travelog 127

Travels with Kyra and Kaspar II: Round Trip through the Yucatán Pensinsula

There are many stories about how Yucatán came to its name. To list all of them would fill this entire travelog, that's why I just mention the best ones. If you really want to know more, you can check out this page. One theory says that the word derives from the Nahuatl "Yokatlán", meaning place of richness, but since the Spaniards only encountered Mayans when they landed, it is highly improbable that they would use a Nahuatl word to describe their homeland. Even better yet, there's no such word as "Yokatlán" in Nahuatl. Another version, supposedly told by Hernán Cortez himself, states that the Spaniards had asked the Mayans what they called this place, and that they had answered with a word that sounded like Yucatán but in their language meant "I don't understand". And so go the stories and theories. Wherever the name Yucatán comes from, the Spanish named the Peninsula Santa María de los Remedios and the Mayans continued calling their homeland “u luumil cutz yetel ceh”, land of turkeys and deer. We saw turkeys at almost every house. Deer, however, never showed their faces. These, you see, end up on a plate as typical Yucatecan specialties, a delicacy, as we later found out.

Of course, Yucatán is neither famous for turkeys nor deers, but for tourist strongholds such as Cancún, Playa del Carmen, Cozumel and Tulum along the Riviera Maya. Then there's Chichén Itzá, perhaps the most famous Mayan pyramids, a UNESCO World Heritage site and one of the New7Wonders of the world, but I will tell you about the ruins in another travelog. It is difficult to visit the peninsula out of the tourists way, but we did our best to evade the hordes as much as possible.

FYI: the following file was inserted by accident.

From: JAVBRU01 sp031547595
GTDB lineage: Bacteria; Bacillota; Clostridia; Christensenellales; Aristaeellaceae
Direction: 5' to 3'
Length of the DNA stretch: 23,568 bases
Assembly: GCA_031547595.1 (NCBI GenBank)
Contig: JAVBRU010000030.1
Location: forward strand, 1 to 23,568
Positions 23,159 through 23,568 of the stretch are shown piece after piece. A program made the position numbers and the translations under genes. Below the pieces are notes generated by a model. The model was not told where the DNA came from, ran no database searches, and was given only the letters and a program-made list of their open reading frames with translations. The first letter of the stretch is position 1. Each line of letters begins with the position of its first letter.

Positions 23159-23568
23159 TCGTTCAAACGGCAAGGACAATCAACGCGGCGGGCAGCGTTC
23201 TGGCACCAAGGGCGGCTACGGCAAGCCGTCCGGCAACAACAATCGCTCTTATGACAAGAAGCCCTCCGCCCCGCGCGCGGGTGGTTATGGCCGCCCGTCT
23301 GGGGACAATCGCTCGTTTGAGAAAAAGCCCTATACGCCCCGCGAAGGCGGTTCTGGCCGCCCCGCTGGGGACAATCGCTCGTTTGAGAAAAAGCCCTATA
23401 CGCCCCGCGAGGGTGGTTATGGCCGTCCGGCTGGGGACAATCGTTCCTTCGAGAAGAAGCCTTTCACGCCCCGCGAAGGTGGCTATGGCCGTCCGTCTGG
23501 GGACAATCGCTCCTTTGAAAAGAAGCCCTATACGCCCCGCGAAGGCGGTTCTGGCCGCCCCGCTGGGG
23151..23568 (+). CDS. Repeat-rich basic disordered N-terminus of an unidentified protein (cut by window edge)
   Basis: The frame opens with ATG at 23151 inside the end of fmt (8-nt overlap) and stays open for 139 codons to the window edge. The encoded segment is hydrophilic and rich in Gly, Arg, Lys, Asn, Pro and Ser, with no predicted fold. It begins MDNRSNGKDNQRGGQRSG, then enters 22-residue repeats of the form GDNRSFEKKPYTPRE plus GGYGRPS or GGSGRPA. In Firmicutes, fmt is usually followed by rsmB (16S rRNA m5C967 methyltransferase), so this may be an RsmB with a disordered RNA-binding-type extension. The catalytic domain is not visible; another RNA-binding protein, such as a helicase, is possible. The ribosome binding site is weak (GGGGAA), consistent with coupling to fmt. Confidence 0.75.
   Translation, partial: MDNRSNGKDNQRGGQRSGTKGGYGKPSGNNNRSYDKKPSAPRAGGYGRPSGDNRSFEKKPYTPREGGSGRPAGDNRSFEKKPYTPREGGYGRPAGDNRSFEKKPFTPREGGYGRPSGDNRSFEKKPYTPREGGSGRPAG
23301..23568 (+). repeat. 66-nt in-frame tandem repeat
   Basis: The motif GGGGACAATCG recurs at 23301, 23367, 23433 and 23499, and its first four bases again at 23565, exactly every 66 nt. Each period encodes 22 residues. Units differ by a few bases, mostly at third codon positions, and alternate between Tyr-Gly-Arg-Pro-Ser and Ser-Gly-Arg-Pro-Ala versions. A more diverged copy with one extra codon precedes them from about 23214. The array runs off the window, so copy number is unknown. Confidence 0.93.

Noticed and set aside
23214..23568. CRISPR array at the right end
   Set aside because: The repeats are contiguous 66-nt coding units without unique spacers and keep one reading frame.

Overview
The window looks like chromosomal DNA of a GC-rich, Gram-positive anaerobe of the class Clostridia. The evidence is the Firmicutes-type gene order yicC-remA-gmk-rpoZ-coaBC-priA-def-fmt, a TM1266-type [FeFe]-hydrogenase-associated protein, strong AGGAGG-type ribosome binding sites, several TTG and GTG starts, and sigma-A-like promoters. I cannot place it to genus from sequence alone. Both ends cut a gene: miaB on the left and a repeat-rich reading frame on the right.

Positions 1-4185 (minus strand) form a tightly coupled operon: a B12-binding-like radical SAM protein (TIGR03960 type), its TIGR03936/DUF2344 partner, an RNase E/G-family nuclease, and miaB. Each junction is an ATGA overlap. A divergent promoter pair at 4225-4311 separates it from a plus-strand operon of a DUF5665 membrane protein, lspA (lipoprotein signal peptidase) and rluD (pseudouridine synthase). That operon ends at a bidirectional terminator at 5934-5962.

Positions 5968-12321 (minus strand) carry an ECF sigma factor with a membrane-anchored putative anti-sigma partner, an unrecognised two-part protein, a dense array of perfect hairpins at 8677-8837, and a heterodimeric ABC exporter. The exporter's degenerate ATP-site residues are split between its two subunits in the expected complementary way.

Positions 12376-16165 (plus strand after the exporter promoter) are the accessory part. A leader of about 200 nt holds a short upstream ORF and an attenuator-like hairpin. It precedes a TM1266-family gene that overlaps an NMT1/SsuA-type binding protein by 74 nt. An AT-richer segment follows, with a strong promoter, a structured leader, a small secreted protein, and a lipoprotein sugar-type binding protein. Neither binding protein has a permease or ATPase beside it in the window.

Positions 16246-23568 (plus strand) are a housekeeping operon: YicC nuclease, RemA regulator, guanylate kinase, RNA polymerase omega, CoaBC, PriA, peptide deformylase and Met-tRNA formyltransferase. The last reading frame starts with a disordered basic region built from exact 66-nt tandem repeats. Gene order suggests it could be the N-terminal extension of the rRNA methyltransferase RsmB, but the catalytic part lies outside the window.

After our Holbox adventure and snorkeling with whale sharks, we picked up our car in Chiquilá and drove overland on small roads. There was not much to see. More or less dense jungle grew left and right of the road; the land was flat, the highest elevation around here was probably 10 meters (33 ft), accordingly, we did not have a view onto the landscape. The jungle was interrupted by small, admittedly very interesting villages. We stopped in one of these settlements because we had seen a turkey mama with her chicks and Kyra desperately needed some diversion. The family lived in a traditional, semicircled and elongated house with white walls and a steep palm-frond thatched roof. On the front there was a door in the center and an exit door on the back. A couple of colorful hammocks hung from the ceiling. By the way, in every hotel, be it a humble accommodation or a luxury establishment, there were fixings in the wall to hang your own hammock. The matriarch gave me some cactus fruits (Pitahayas, the fruit of Hylocereus undatus) and fetched some prickly cactus plants from a huge tree. After this welcome diversion, we were all ready for a couple more hours of driving and the quizzes like "I see something that you can't see" that go with it. Then we got to Tizimín, a small town with a beautiful old church that was unfortuntaley closed as in many other cases. A little further south we visited the ruins of Ek'Balam, but I will write a special travelog about all these ruins, disrespectfully also called piles of rocks. On the same premises we explored the Xcanche cenote. A pedicab took us from the entrance gate all the way to the changing rooms. This was very comfortable in the current stifling heat - more for us, of course, than for the poor pedalling bicyclist. A huge hole suddenly gaped in the middle of the jungle and lianas, orchids, even some agaves, hung from the rocks into the abyss. Roots of trees dangled all the way down to the waters surface. Colorful birds with long blue tail feathers flew over the cenote and, preferrably, swung back and forth clinging to the aerial roots which made their plumage sparkle in the sunlight. The bird, a Momoto (Eumomota superciliosa) or pájaro reloj, clock bird, is aptly named so because it moves its tail from left to right like a clock pendulum. We had the entire cenote to ourselves. A cenote, btw, is a sinkhole in a karst area where caves and underground rivers were formed by dissolution of the limestone rock. When the cave ceilings collapsed, the sinkholes filled with rain water and a cenote was born. The Mayans called these sinkholes "ts'o'noot" from which the Spanish word cenote derives. They regarded the cenotes as entrances to the underworld and often used them as religious sacrificial sites. There are more than 1000 such cenotes on the Yucatán peninsula. They are on average about 15 m (50 ft) deep. We got down over a slippery ladder and stood on a wooden boardwalk that ran all the way around the cenote. From here, another ladder lead into the crystal clear, dark green water where small catfish, Rhamdia guatemalensis, swam. We even got a life jacket for Kyra to keep her cast dry.